Fearfully Wonderfully Me

Growing in God and Inspiring Young Women Through Faith and Fashion

Friends With Benefits, Jesus, and Love

I was in in the middle of eating lunch and thumbing through my friends’ Snap Chat stories when an article from Cosmopolitan about how to pull off having friends with benefits caught my eye. What I didn’t know is that God was going to use this article to remind me of what love really is all about.

At first, my hope was that this article was only click bait sarcasm on why being friends with benefits is a terrible idea.

And of course, I was wrong.

So wrong in fact, that the article actually had some celebrity psychologist spewing advice on how to have casual sex with a friend and not get hurt–or fall in love. The irony is that the author kept warning about the risks and pain that often come from these causal relationships.

Listen lovely reader, if you’ve ever been in a friends with benefits relationship or know someone who has, I’m not trying to point a judgmental finger. I get it. I may never have been in this kind of a “relationship” before, but I know what it’s like to use someone (even if unintentionally) for the sake of your own benefit.

Because that’s what being friends with benefits is. It’s using someone–a guy or girl who’s a friend–for pleasure without the sacrificial commitment of a relationship.

I see this a lot in all kinds of relationships–whether it be family, friends, or romantic relationships. We, as sinful human beings, would rather gain a reward and minimize our risks of getting hurt. We date people for years and even move in with them–as long as we don’t have to commit ourselves for life.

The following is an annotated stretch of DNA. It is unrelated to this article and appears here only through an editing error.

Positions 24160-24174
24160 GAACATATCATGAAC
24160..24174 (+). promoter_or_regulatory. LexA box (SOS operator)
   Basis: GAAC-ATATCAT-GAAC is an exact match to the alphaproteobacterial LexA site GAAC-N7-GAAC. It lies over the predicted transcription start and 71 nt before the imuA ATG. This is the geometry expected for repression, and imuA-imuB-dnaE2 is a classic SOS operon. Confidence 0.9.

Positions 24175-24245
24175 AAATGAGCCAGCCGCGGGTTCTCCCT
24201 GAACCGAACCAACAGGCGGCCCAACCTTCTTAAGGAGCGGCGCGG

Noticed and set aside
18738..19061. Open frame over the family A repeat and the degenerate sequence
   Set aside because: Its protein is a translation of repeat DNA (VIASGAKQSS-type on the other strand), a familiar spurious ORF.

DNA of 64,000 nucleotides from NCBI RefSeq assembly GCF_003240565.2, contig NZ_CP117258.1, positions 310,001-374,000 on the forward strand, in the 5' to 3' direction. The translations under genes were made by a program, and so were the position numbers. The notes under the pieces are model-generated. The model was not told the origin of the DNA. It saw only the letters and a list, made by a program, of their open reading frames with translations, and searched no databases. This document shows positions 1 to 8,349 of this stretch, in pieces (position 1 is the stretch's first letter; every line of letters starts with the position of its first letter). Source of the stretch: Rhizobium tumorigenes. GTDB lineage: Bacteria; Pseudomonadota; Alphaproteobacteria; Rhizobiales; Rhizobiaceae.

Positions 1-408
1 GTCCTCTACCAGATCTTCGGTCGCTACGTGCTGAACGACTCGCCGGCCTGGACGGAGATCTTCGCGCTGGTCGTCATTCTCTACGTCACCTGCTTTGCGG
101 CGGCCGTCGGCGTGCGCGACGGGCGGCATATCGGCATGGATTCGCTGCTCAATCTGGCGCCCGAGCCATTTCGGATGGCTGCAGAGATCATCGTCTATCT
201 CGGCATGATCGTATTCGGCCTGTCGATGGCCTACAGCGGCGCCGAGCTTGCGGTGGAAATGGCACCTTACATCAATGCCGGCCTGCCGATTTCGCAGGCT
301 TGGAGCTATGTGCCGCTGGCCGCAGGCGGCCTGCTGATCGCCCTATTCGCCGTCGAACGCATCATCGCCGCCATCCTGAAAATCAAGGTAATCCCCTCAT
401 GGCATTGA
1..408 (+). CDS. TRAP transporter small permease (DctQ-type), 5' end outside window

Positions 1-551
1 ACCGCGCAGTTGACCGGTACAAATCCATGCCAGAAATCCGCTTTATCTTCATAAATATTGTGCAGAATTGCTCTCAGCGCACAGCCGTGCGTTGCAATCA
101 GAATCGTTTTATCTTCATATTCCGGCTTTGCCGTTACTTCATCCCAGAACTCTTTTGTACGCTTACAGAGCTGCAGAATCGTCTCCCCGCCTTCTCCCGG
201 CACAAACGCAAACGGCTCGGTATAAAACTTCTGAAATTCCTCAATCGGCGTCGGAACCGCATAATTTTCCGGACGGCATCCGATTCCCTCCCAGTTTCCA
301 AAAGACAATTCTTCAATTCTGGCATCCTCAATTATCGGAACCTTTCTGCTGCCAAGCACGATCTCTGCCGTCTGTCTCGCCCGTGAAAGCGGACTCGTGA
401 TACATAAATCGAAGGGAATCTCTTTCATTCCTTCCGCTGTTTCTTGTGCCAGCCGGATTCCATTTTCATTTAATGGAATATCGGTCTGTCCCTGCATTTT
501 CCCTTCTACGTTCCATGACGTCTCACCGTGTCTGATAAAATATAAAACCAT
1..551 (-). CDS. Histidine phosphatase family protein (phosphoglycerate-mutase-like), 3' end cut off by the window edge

Only that’s not the way we were designed, and that’s exactly why we keep getting hurt. Using people isn’t respectful or kind–and it certainly isn’t love, which is the force God wants to encompass our lives.

So what is love?

 Greater love has no one than this: to lay down one’s life for one’s friends. (John 15:13 NIV)

True love means sacrifice. Jesus didn’t just walk around Earth saying that He loved us. He proved it.

He showed us by touching a man with leprosy, who was shunned by the community (Luke 5:12-13).

He showed us by kneeling down like a servant to wash His disciples’ feet (John 13:1-17).

Jesus’ ultimate act of love was laying His life down on the cross for sinners–for you and me–so we could have an eternal relationship with God.

True love isn’t about what you can get, it’s about what you can give. It’s an action, not a feeling. It’s the power that can truly make a difference in someone’s life. True love is living less like the world around us and becoming more like Jesus.

We don’t need to fill the aching desires of our hearts with empty casual relationships. We need to fill our hearts with the compassionate love of God, which is a love that never fails–even when we do.

Dear children, let us not love with words or speech but with actions and in truth. (1 John 3:18 NIV)


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5 Comments

  1. Great post Emily! I particularly love this line: True love is living less like the world around us and becoming more like Jesus. May God help us to live more like Him.

  2. Emily, thanks for tackling a tough issue. Your points are so valid. True love is sacrificial and can only be found in the source of true love: Jesus. He takes every relationship seriously—not one is “casual” to Him.
    Blessings, sweet sister!

  3. Loved this article Emily! It’s true we really don’t think about having “friends with benefits” as another way of using somebody else.

    • fearfullywonderfullyme

      March 29, 2017 at 4:57 pm

      Yes! And it can really translate into any relationship if we don’t love in the selfless way of Jesus. Thank you for your comment!

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